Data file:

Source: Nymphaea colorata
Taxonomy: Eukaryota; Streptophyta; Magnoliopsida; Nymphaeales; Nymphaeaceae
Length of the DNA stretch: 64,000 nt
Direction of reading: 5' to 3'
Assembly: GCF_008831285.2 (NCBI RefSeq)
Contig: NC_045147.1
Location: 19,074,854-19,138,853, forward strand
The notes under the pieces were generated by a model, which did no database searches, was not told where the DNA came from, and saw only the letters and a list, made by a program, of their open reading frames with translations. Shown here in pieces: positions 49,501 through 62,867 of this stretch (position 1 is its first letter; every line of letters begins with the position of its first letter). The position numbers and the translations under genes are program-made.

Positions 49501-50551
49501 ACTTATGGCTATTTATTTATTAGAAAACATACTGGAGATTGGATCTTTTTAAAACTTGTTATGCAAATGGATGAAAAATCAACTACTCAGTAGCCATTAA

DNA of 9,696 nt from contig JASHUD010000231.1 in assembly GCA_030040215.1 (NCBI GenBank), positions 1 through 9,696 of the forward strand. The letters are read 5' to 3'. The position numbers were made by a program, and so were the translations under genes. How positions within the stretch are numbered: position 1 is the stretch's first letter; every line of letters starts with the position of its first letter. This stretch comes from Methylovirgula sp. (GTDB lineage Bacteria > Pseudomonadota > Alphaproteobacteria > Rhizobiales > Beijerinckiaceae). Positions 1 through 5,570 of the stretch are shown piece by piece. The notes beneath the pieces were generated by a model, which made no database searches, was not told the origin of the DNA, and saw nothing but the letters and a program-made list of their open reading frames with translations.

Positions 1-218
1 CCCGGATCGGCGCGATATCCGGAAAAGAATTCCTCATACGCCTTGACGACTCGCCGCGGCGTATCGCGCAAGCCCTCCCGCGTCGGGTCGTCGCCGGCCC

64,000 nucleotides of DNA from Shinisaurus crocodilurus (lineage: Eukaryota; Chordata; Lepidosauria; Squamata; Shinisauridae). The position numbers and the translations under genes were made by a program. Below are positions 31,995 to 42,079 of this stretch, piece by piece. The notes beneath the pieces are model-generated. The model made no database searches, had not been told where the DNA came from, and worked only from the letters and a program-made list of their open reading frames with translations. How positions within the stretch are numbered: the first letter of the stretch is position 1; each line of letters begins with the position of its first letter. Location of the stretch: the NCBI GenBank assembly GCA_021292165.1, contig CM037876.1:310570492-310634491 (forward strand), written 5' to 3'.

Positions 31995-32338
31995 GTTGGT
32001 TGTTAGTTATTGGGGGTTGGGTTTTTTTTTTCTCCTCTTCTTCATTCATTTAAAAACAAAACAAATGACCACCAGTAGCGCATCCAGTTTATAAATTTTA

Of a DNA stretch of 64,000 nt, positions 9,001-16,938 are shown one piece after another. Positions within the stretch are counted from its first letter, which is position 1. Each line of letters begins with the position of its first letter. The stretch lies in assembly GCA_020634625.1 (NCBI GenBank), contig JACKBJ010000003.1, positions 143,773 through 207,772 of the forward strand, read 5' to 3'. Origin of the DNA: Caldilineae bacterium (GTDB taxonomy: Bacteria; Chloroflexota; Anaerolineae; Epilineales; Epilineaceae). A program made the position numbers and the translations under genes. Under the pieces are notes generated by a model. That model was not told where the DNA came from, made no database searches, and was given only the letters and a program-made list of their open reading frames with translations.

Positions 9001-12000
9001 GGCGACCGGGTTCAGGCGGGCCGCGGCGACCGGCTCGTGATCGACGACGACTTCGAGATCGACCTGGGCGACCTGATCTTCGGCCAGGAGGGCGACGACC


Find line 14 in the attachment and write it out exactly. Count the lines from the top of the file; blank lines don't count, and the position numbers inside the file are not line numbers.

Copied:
64,000 nucleotides of DNA from Shinisaurus crocodilurus (lineage: Eukaryota; Chordata; Lepidosauria; Squamata; Shinisauridae). The position numbers and the translations under genes were made by a program. Below are positions 31,995 to 42,079 of this stretch, piece by piece. The notes beneath the pieces are model-generated. The model made no database searches, had not been told where the DNA came from, and worked only from the letters and a program-made list of their open reading frames with translations. How positions within the stretch are numbered: the first letter of the stretch is position 1; each line of letters begins with the position of its first letter. Location of the stretch: the NCBI GenBank assembly GCA_021292165.1, contig CM037876.1:310570492-310634491 (forward strand), written 5' to 3'.